Front Matter

Front Matter

Manuel Guitián
Published Date:
June 1992
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    © 1992 International Monetary Fund

    Library of Congress Cataloging-in-Publication Data

    Guitián, Manuel.

    Rules and discretion in international economic policy / by Manuel Guitián.

    p. cm. — (Occasional paper / International Monetary Fund,

    ISSN 0251-6365 ; no. 97)

    Includes bibliographical references.

    ISBN 1-55775-237-O (paper)

    1. International economic relations. I. Title. II. Series. III. Series: Occasional paper (International Monetary Fund) ; no. 97.

    HF1359.G85 1992

    337 — dc20 92-12943


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    Manuel Guitián is Associate Director of the Monetary and Exchange Affairs Department of the International Monetary Fund. Sections IIV are based on papers prepared from December 1990 to May 1991, when he was a Guest Scholar in the Economics Studies Program of the Brookings Institution. An early draft of Section II was presented as a public lecture on February 27, 1991 at the Woodrow Wilson School of Public and International Affairs at Princeton University and has benefited from comments by Peter B. Kenen and William H. Branson. The main points of Section III were presented on March 28, 1991 in a panel discussion at a Seminar on International Economic Policy also at the Woodrow Wilson School. The final version has benefited from the remarks of the other panelists (Angel Gurría, Peter Kenen, and William Rhodes) and the seminar participants (in particular, Paul Volcker and Toyoo Gyohten). A draft of Section IV was presented on April 14, 1991 to a Seminar on International Economics, International Finance Section, Princeton University, and was subsequently delivered as a lecture to a Finnish-Soviet Banking Seminar in Helsinki on September 24, 1991. Finally, an early draft of Section V was given as a lecture at the School of Advanced International Studies at Johns Hopkins University on March 28, 1990.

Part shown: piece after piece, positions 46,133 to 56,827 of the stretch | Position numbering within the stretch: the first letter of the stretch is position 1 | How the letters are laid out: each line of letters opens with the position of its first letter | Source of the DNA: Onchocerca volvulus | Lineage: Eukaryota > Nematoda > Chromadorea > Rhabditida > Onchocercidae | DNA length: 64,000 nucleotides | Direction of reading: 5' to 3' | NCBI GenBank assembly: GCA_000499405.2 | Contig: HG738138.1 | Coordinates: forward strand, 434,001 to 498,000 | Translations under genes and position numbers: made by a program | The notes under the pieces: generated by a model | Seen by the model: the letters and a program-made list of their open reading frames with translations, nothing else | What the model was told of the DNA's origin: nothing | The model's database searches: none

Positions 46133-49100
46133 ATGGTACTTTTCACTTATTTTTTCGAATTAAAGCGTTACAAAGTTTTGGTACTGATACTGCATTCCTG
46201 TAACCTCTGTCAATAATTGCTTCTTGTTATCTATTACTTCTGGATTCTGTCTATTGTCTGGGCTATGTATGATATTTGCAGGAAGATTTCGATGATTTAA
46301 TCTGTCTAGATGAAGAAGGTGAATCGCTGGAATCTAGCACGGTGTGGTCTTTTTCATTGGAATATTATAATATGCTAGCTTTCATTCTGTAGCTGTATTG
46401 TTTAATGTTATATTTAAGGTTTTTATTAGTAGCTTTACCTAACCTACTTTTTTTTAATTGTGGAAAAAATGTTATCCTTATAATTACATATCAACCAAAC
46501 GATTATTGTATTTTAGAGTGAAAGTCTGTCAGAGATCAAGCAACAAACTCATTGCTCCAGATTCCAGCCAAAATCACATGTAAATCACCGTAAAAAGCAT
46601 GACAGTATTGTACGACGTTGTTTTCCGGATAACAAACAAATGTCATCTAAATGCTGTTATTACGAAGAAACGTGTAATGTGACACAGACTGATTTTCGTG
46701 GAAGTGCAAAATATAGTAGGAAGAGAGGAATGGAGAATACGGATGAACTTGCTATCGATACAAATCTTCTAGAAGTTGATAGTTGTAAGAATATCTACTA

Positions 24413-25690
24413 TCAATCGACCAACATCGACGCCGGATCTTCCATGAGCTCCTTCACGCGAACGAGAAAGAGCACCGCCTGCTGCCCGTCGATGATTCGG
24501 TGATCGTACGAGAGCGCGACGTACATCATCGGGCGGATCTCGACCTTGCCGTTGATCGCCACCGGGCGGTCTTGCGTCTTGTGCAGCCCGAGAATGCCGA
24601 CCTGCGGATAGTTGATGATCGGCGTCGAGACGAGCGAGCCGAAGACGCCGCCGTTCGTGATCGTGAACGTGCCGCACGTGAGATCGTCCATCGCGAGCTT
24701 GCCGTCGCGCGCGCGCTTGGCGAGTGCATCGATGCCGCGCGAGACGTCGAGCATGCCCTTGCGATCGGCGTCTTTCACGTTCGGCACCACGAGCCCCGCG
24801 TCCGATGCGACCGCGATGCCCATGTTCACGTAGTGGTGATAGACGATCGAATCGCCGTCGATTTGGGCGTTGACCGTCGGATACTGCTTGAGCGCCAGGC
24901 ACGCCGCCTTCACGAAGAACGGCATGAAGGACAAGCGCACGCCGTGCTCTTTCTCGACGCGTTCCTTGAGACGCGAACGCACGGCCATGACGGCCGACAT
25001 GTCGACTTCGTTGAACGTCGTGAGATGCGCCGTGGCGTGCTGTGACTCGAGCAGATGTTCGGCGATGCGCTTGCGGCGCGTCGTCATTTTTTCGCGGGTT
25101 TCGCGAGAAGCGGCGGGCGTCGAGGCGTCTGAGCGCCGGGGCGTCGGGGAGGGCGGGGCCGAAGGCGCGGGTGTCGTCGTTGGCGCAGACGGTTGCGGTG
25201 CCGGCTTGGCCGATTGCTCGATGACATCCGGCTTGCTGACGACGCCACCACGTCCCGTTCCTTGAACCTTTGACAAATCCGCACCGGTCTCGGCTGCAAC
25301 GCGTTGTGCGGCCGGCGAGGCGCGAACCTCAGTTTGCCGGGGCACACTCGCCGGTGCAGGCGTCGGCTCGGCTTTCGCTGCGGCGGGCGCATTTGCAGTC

The author would like to acknowledge his indebtedness to the Brookings Institution for having provided him not only with an intellectually stimulating environment but also with a most congenial haven for reflection—a quiet corner office at the Institution’s headquarters on Massachusetts Avenue. He is also indebted to Peter Kenen, Paul Volcker, and Toyoo Gyohten of Princeton University and David Calleo of Johns Hopkins University for having provided challenging testing grounds for the ideas contained in this paper. The author wishes in addition to express his gratitude to Ann Greasley and Constance Strayer for their assistance in preparing the manuscript and to Rozlyn Coleman of the External Relations Department for editing it for publication. The opinions presented in this paper are those of the author alone and do not necessarily reflect the views of the International Monetary Fund.

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